Health care “affordability” is a top concern for most Americans, but it means different things to different people. Affordability can be examined as an economic concept, a policy threshold, or through the decisions made by individuals and families. As part of Penn LDI's research partnership with United States of Care, we have developed a brief that explores the concept of affordability through these different lenses, and outlines key issues for policymakers to consider as they try to tackle this pressing problem. It is the first in a series that will examine the cost burden of health care in the United States.
LDI Senior Fellow Julie A. Fairman, PhD, RN, FAAN made history last week as she became the first nurse to deliver the prestigious Garrison lecture at the American Association for the History of Medicine’s 91st annual meeting in Los Angeles.
Family caregivers of hospitalized patients will get much needed support and guidance in the 39 U.S. states and territories that have enacted versions of the Caregiver Advise, Record, Enable (CARE) Act. To achieve the intended public health outcomes, however, the needs of diverse communities, such as Latinos, immigrants, and other marginalized groups, must be considered as these policies are implemented.
On May 2 and 3, the School of Nursing sponsored a multidisciplinary “Think Tank” devoted to improving care for older adults with chronic illness. Led by Mary Naylor and Nancy Hodgson, it drew more than 40 external thought leaders, who joined Penn experts from across the University. You’ll be hearing much more in the coming weeks about the Think Tank’s recommendations, but from a policy perspective, it could not have come at a better time.
For the nearly 30 million people in the U.S. who have no health insurance, gaining access to care and paying for that care can be a challenge. A new “secret shopper” study explores whether the uninsured can get a new primary care appointment, and at what price. To understand what it’s like to be uninsured, a new Bloomberg News project provides the personal stories behind the statistics, highlighting why and how some Americans are going without health insurance.
The American Dental Association (ADA) recently announced a new policy on opioid prescription. This is the latest in a series of ADA statements in response to the prominent role of dentistry in the opioid epidemic. In addition to mandatory continuing education and prescription limits, the ADA indicated its support for “dentists registering with and utilizing prescription drug monitoring programs to promote the appropriate use of opioids and deter misuse and abuse.”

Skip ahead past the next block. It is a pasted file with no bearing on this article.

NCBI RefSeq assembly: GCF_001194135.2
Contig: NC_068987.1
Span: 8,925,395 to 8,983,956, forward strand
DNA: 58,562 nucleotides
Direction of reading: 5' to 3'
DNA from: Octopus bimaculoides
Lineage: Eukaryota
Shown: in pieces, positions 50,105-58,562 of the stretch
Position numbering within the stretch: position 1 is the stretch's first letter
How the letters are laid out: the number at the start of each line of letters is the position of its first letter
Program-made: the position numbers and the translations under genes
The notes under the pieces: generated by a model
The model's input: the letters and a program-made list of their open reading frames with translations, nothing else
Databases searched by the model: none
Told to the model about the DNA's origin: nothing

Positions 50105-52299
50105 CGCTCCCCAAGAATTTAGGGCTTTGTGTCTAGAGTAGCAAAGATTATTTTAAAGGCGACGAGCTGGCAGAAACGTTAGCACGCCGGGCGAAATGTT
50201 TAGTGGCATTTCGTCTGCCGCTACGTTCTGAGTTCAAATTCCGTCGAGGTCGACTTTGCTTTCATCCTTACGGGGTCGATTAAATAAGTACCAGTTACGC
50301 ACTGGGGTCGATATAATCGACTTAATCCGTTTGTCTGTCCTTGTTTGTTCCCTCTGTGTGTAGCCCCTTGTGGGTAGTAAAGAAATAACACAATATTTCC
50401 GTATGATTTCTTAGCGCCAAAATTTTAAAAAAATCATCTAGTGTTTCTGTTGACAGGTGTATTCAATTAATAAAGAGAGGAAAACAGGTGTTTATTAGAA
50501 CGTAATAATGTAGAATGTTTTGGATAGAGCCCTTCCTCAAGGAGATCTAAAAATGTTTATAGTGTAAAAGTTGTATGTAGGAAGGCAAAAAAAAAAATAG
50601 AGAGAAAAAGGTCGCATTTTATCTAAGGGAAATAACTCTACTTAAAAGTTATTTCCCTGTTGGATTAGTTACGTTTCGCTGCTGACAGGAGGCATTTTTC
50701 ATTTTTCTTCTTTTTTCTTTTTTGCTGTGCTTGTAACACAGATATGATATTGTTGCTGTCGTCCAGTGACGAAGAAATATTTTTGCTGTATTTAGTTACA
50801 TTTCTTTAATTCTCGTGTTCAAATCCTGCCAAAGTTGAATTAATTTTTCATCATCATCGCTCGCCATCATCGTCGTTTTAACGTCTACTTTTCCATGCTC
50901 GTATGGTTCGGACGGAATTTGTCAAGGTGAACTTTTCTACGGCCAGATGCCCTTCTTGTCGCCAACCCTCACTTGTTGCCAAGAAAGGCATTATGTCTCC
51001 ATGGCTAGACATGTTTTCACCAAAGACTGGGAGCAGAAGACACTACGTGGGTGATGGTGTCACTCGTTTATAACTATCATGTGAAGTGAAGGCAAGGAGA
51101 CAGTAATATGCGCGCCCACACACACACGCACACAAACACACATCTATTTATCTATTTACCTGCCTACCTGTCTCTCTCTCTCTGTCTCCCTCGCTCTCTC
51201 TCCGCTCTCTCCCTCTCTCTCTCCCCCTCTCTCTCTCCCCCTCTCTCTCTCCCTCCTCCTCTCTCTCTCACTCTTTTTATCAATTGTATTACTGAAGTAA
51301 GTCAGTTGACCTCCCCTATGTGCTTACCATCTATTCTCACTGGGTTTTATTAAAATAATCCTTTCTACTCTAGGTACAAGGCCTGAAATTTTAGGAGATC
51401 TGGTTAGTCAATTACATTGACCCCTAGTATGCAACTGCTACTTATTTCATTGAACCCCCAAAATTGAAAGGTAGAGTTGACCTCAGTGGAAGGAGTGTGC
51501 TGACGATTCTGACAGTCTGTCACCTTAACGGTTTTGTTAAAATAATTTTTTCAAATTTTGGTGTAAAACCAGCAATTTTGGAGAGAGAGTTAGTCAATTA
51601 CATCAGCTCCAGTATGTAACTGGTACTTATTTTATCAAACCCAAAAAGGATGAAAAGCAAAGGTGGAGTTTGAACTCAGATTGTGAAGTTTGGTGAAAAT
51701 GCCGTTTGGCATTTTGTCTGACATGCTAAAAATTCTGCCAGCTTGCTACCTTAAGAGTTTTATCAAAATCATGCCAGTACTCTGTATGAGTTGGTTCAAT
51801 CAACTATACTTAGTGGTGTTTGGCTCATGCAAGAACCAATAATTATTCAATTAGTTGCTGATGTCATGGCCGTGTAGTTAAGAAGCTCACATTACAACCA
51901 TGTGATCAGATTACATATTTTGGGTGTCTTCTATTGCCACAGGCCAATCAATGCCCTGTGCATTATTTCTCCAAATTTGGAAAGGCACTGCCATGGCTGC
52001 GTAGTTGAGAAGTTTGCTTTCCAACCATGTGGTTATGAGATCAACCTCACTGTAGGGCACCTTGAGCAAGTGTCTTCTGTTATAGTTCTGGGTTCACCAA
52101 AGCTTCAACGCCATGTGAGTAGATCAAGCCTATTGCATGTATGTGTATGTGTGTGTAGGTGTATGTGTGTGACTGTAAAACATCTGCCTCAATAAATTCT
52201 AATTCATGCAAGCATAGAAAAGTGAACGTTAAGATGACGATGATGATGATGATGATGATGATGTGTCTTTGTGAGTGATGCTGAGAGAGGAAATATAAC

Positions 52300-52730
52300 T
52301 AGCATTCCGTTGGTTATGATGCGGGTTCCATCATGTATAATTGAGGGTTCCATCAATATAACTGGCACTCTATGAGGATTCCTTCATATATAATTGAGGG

Engaging patients, families, and independent experts in policymaking is a laudable goal, but the process of doing so isn’t necessarily straightforward. If efforts to introduce patient and public perspectives also introduce bias, they may do more harm than good. In JAMA Internal Medicine, Matthew McCoy, Genevieve Kanter, and colleagues raise concerns that FDA public engagement is rife with conflicts of interest), which are frequently undisclosed.
Our health and social systems are ill-equipped to meet the needs of the growing population of older adults with chronic conditions and their family caregivers. We are living longer, but are we living better? A new invitational “Think Tank,” led by Mary Naylor, PhD, RN and Nancy Hodgson, PhD, RN and sponsored by Penn’s School of Nursing, is looking to address these needs through the leadership and skills of the largest and most trusted segment of the health care workforce: nurses.
Spending on cancer drugs in the U.S. has nearly doubled in the past five years and continues to grow, imposing substantial financial burden on patients with cancer. One of the biggest drivers of this growth is targeted cancer drugs – small molecules, monoclonal antibodies, and other therapies for cancer that target specific genomic aberrations. LDI Senior Fellows Justin Bekelman and Steve Joffe propose three solutions to maximize the clinical benefit and affordability of targeted cancer drugs.
As the largest single source of health care spending, hospitals have drawn considerable attention from policymakers. Efforts to reduce costs have led to decreased lengths of hospital stays, but far less attention has been paid to where those patients go immediately after discharge. Medicare payment reforms implemented in the wake of the Affordable Care Act have made hospitals accountable for care beyond their walls, including institutional post-acute care. In a new Research Letter in JAMA, Rachel Werner and R. Tamara Konetzka assess how post-acute care has changed for Medicare beneficiaries from 2000-2015.
Tradition can be a great thing, but we need to re-evaluate how the practices and lessons of the past apply to the present. That was one message stressed by Dr. Mark Smith as he delivered Penn LDI’s Charles C. Leighton, MD Memorial Lecture. Dr. Smith, an internal medicine physician, Wharton School and Penn Robert Wood Johnson Clinical Scholars Program alumnus, and co-chair of the Guiding Committee of the Health Care Payment Learning and Action Network, shared his insights about what patient “engagement” means in the 21st century. His talk contained more than a few pearls of wisdom.
Researchers are discovering that social media offers a window into the lived experience of patients and their caregivers. Using Yelp reviews about US hospitals, our team at Penn’s Center for Health Care Innovation attempted to give voice to these experiences related to pain management and opioids during recent hospital visits.
A new study in Health Services Research from Penn MSHP alumna Kristin Rising, Penn LDI Adjunct Senior Fellow Brendan Carr, and their colleagues at Jefferson University quantifies something that seems like common sense – patients don’t stick to just one health system for emergency care.